Around 7:30 a.m. my contractions had moved to three minutes apart and were lasting more than a minute. We called Yolanda again, and she arrived around 8 a.m.
Yolanda set up everything we would need for the birth and then checked to find out how much my cervix had dilated. I was a little discouraged when she said 6 cm. I was hoping for at least 6 cm but would have loved to hear 10 cm! From the time I was 6 cm until Savannah was born it was four and a half hours. I was really hoping it wasn’t going to take that long until we could meet little Sophia!
The contractions were intense, but I tried to stay focused. I knew God would help me through the pain, just as He had before. When I felt like I couldn’t handle it, I just said, “Lord, please help me get through this one!” And He always did! 🙂
My bag of waters was like a heavy duty Hefty bag once again–Yolanda said it was a sign of a healthy diet–so she broke my water at 10:15 a.m. when I was about 8 cm dilated. The contractions after that were more painful than anything I’ve ever remembered, and finally I thought, it’s time for this baby to come out! I started pushing, and there she was! Sophia’s cord was wrapped around her neck very tightly, so Yolanda clamped and cut the cord before I could fully push her out. Once she was born we discovered the cord was not only wrapped around her neck, but her torso too. Yolanda clearly knew what she was doing, and I was totally confident everything was going to be okay.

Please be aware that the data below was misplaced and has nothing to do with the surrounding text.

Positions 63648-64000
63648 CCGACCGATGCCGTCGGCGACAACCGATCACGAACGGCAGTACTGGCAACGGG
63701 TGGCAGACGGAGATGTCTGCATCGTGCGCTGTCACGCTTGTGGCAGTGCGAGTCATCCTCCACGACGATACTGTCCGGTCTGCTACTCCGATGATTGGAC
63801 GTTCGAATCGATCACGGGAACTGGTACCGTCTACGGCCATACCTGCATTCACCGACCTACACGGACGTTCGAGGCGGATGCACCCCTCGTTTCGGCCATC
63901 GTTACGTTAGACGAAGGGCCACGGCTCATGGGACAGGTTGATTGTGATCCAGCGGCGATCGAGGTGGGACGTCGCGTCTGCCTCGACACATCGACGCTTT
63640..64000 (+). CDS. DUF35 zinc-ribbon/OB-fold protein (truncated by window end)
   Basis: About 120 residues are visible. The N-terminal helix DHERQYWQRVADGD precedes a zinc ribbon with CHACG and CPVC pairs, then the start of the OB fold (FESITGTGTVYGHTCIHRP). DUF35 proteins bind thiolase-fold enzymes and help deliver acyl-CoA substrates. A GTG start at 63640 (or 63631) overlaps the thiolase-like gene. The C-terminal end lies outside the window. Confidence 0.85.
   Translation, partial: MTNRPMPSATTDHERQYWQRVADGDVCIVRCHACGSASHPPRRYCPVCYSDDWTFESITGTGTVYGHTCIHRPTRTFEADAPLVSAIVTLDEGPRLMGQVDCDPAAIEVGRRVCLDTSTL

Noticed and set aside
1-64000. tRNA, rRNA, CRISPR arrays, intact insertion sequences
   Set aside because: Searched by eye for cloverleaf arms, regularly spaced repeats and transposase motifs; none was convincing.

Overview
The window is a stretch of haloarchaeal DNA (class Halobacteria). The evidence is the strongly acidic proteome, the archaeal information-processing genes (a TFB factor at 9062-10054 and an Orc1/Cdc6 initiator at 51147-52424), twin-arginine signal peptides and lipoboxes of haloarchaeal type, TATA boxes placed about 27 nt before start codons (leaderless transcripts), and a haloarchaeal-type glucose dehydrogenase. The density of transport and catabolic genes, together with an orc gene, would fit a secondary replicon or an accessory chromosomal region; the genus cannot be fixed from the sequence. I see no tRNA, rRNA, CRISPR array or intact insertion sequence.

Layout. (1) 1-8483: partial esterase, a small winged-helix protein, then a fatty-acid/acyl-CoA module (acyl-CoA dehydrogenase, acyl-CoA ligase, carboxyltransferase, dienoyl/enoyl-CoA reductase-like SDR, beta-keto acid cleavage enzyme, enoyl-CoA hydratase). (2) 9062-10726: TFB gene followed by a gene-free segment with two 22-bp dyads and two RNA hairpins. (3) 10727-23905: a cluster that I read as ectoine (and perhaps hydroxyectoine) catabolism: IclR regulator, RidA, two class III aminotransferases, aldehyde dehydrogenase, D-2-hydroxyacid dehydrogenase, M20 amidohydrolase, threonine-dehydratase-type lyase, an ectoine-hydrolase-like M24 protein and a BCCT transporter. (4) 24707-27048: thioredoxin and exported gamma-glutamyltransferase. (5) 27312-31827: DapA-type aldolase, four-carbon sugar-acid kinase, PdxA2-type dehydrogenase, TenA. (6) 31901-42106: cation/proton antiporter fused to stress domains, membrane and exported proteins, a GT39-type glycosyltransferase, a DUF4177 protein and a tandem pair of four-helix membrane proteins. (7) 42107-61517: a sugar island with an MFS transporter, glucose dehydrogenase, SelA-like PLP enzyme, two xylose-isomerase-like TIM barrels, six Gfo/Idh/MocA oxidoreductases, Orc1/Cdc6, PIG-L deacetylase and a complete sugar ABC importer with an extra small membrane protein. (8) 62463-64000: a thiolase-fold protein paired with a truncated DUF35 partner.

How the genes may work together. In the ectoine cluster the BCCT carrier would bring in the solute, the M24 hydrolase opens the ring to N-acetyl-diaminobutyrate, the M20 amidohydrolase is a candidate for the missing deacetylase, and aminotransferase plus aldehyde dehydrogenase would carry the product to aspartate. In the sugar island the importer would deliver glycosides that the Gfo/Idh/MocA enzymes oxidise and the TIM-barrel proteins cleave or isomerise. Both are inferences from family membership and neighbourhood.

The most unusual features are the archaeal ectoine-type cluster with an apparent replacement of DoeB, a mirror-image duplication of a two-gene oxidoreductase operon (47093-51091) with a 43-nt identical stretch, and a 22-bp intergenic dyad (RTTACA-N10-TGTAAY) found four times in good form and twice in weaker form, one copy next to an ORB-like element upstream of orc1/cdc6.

After Sophia was born (at 10:43 a.m.), Yolanda said, “go ahead and take your baby.” I reached down and pulled her onto my chest and thought she was absolutely beautiful, just like her sisters. I asked the usual, “is the okay?” and also “why isn’t she breathing?” She actually was breathing, it was just taking her a minute to get used to being in the air (which is totally normal). Sophia was in my arms and doing just fine!
The next hour is sort of a blur. I held Sophia and tried to get her to stop crying (she cried more than I expected!). Aaron took pictures and videos. Then he held her and I took pictures. I nursed her and delivered the placenta. Yolanda kept busy taking care of me and the baby. She fully examined Sophia and weighed and measured her. I thought she might be my largest baby of all, but I was surprised to find out she weighed 8 pounds, 15 ounces and was 21 inches long! What a big girl! God answered my prayers and I didn’t tear with the birth, so there was no need for stitches. Praise God!
Yolanda left by noon, and Aaron and I began contacting family and friends. His parents brought the big sisters sometime around 1 p.m.. They met sweet Sophia but stayed just a short time so that Aaron, Sophia and I could take a long afternoon nap.
So that’s Sophia’s story! Birthing at home was wonderful and everything we hoped it would be. And one of the best parts of all was hearing Aaron tell people how much he loved it. I’m so glad we decided to try something new!
Grandma Mayes says
Wow that was very interesting to read. Thanks for sharing it on your blog.